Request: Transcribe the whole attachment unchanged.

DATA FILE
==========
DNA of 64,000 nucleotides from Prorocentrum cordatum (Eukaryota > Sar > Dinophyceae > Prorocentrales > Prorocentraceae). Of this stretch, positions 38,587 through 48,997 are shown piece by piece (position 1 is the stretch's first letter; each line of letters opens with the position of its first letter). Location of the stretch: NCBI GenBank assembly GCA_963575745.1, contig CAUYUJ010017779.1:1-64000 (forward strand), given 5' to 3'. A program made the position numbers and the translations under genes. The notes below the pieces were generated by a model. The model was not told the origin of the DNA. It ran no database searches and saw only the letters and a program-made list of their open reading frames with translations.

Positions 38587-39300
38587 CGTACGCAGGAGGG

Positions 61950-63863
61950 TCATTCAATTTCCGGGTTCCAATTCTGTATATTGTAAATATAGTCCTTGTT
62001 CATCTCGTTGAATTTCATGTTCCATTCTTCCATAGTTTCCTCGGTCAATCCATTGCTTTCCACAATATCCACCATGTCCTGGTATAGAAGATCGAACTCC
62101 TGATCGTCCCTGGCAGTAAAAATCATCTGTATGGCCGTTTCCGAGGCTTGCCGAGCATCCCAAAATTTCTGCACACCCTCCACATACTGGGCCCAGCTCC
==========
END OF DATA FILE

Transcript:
DNA of 64,000 nucleotides from Prorocentrum cordatum (Eukaryota > Sar > Dinophyceae > Prorocentrales > Prorocentraceae). Of this stretch, positions 38,587 through 48,997 are shown piece by piece (position 1 is the stretch's first letter; each line of letters opens with the position of its first letter). Location of the stretch: NCBI GenBank assembly GCA_963575745.1, contig CAUYUJ010017779.1:1-64000 (forward strand), given 5' to 3'. A program made the position numbers and the translations under genes. The notes below the pieces were generated by a model. The model was not told the origin of the DNA. It ran no database searches and saw only the letters and a program-made list of their open reading frames with translations.

Positions 38587-39300
38587 CGTACGCAGGAGGG

Positions 61950-63863
61950 TCATTCAATTTCCGGGTTCCAATTCTGTATATTGTAAATATAGTCCTTGTT
62001 CATCTCGTTGAATTTCATGTTCCATTCTTCCATAGTTTCCTCGGTCAATCCATTGCTTTCCACAATATCCACCATGTCCTGGTATAGAAGATCGAACTCC
62101 TGATCGTCCCTGGCAGTAAAAATCATCTGTATGGCCGTTTCCGAGGCTTGCCGAGCATCCCAAAATTTCTGCACACCCTCCACATACTGGGCCCAGCTCC